Salome Nadimidodde is a nutrition researcher with twenty years experience working on the food culture of India's indigenous tribes. "They gather a whole lot of colorful greens, mushrooms, tubers, fruits and number of animals including insects and worms," says Nadimidodde. "They know exactly how and when harvest should take place, and what is to be left for regeneration."

Nadimidodde says she has seen a devastating decline in the Khond's diet. "The health and the nutritious status of the community is in a very pathetic state."

Adivasi, or tribal people, in Odisha are already feeling the impacts of ecological destruction. Around 46% tribal children under the age of five are underweight and have stunted growth, while 17% are severely underweight, according to a 2014 study by UNICEF and the Ministry of Women and Child Development.

Shikoka Siromoti is a mother of three kids, and she says she can see how poor nutrition is taking its toll. "Our people could climb from one mountain to another, they could walk miles without getting tired, that's not the kids today," she says.

But the Khond are not giving up. As I leave the area, I hear villagers singing a traditional song whose lyrics vow to dedicate one's life to protecting the forest.

You've reached your monthly limit of free articles.
To read the full article, please subscribe.
Get unlimited access. Support Worldcrunch's unique mission:
  • Exclusive coverage from the world's top sources, in English for the first time.
  • Insights from the widest range of perspectives, languages and countries
  • $2.90/month or $19.90/year. No hidden charges. Cancel anytime.
Already a subscriber? Log in

When the world gets closer, we help you see farther

Sign up to our expressly international daily newsletter!
Future

Injecting Feminism Into Science Is A Good Thing — For Science

Feminists have generated a set of tools to make science less biased and more robust. Why don’t more scientists use it?

As objective as any man

Anto Magzan/ZUMA
Rachel E. Gross

-Essay-

In the early days of the COVID-19 pandemic, a mystery played out across news headlines: Men, it seemed, were dying of infection at twice the rate of women. To explain this alarming disparity, researchers looked to innate biological differences between the sexes — for instance, protective levels of sex hormones, or distinct male-female immune responses. Some even went so far as to test the possibility of treating infected men with estrogen injections.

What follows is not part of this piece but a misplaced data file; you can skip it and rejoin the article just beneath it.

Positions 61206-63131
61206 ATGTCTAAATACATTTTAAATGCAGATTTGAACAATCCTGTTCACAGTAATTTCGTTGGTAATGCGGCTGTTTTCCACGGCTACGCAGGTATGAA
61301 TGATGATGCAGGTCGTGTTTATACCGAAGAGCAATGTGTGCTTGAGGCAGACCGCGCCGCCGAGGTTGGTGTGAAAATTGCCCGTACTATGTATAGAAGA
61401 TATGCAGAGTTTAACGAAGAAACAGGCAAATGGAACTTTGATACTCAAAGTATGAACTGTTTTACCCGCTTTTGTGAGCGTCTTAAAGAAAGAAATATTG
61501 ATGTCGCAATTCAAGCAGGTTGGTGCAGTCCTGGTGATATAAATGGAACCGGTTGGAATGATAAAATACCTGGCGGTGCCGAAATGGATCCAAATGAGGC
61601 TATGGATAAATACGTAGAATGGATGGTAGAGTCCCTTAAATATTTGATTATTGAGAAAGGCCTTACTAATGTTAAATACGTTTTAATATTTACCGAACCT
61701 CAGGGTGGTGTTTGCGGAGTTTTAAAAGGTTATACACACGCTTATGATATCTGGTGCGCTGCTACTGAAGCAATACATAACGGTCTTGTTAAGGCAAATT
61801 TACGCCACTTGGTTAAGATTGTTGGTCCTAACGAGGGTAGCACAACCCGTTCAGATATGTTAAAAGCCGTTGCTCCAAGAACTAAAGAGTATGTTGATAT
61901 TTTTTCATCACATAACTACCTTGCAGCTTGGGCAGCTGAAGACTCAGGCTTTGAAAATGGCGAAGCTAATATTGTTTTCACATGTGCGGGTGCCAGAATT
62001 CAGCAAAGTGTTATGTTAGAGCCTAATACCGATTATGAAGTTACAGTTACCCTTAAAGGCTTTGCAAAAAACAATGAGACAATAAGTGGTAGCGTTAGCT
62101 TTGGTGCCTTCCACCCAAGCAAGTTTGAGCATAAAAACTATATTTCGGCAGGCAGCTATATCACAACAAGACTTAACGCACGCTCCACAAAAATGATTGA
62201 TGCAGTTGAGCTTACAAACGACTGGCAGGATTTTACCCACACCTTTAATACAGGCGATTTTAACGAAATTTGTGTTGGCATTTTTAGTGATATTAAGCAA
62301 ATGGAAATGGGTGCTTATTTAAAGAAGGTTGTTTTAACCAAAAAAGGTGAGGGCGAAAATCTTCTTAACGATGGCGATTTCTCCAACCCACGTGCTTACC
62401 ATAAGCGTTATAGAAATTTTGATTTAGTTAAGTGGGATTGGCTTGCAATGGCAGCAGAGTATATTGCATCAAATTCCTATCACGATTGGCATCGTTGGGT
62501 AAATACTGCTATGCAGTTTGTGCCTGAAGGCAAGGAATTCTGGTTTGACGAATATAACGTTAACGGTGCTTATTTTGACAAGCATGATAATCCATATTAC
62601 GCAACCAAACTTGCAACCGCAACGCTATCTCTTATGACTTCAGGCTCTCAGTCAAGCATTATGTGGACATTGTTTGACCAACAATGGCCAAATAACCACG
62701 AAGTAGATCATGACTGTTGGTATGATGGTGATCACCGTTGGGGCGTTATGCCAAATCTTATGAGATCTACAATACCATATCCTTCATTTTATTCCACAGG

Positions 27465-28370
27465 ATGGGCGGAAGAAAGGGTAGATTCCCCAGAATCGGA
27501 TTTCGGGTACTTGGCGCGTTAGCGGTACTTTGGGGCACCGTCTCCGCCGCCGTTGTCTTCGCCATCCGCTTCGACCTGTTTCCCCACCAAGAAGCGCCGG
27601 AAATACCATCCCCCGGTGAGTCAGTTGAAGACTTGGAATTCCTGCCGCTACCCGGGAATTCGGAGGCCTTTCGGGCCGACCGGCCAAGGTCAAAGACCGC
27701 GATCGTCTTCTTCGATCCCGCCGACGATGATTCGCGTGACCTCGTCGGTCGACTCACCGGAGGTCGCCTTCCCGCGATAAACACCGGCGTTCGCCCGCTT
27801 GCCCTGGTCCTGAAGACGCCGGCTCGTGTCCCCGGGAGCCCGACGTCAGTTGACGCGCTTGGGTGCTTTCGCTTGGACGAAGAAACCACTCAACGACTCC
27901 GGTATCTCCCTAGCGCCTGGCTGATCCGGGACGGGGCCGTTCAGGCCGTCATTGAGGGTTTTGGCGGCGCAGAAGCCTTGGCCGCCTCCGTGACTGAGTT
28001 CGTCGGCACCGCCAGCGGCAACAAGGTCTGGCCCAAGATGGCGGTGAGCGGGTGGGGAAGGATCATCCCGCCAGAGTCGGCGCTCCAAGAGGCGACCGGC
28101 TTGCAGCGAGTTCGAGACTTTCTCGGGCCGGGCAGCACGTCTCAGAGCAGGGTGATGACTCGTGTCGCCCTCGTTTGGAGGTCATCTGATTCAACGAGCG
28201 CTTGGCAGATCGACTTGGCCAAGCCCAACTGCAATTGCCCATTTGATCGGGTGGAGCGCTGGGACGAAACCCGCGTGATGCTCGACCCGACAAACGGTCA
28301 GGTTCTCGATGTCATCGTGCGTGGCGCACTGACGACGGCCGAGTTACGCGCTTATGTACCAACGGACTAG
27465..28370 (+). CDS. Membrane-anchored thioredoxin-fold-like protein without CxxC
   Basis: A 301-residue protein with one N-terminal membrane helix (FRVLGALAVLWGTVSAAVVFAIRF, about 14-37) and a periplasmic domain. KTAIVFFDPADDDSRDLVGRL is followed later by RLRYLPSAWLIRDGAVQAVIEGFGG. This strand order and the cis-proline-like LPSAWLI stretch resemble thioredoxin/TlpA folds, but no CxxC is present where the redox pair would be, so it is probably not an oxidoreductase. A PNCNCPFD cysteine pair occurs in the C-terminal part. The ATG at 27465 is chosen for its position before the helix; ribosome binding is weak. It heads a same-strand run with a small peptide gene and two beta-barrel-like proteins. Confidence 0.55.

This focus on biological sex differences turned out to be woefully inadequate, as a group of Harvard-affiliated researchers pointed out earlier this year. By analyzing more than a year of sex-disaggregated COVID-19 data, they showed that the gender gap was more fully explained by social factors like mask-wearing and distancing behaviors (less common among men) and testing rates (higher among pregnant women and health workers, who were largely female).

Keep reading...Show less

When the world gets closer, we help you see farther

Sign up to our expressly international daily newsletter!
You've reached your monthly limit of free articles.
To read the full article, please subscribe.
Get unlimited access. Support Worldcrunch's unique mission:
  • Exclusive coverage from the world's top sources, in English for the first time.
  • Insights from the widest range of perspectives, languages and countries
  • $2.90/month or $19.90/year. No hidden charges. Cancel anytime.
Already a subscriber? Log in
Writing contest - My pandemic story
THE LATEST
FOCUS
TRENDING TOPICS

Central to the tragic absurdity of this war is the question of language. Vladimir Putin has repeated that protecting ethnic Russians and the Russian-speaking populations of Ukraine was a driving motivation for his invasion.

Yet one month on, a quick look at the map shows that many of the worst-hit cities are those where Russian is the predominant language: Kharkiv, Odesa, Kherson.

Watch VideoShow less
MOST READ